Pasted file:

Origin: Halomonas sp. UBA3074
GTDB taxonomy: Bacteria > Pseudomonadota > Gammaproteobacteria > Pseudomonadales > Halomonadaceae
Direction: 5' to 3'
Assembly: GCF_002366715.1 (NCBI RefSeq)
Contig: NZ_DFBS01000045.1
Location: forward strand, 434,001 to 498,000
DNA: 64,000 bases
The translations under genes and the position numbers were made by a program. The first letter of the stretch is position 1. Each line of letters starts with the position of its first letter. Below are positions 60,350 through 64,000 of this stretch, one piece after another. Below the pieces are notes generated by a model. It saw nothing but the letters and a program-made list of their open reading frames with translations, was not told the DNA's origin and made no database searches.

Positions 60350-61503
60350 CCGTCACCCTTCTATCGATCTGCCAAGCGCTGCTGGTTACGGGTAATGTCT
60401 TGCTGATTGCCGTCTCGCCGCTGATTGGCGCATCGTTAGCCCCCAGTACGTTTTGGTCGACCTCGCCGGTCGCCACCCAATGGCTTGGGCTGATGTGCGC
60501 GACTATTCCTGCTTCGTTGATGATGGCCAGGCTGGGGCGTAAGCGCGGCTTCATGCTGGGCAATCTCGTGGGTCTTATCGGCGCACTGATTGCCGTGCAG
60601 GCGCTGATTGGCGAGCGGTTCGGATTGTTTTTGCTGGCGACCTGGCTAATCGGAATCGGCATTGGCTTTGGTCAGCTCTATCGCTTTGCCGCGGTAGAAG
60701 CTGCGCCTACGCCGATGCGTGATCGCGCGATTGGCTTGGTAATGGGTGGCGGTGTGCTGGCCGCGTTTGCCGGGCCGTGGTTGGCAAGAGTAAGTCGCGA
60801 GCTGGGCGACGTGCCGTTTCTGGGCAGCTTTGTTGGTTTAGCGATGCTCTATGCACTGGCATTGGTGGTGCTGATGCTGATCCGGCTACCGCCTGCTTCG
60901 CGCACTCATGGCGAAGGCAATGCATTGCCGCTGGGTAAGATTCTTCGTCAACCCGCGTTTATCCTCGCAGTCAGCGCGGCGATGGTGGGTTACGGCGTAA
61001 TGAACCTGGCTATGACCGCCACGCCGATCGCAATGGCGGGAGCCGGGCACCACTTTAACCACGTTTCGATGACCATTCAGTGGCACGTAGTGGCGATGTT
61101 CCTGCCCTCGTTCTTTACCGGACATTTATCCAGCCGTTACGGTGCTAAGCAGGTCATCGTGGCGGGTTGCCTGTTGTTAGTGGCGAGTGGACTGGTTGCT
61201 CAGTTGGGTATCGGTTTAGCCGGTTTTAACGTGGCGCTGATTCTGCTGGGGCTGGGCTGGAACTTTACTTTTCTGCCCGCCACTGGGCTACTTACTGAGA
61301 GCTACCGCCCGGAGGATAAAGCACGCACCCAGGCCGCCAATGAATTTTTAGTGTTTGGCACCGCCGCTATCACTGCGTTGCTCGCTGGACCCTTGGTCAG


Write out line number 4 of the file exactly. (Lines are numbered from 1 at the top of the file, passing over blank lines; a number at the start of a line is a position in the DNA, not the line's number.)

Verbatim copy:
Assembly: GCF_002366715.1 (NCBI RefSeq)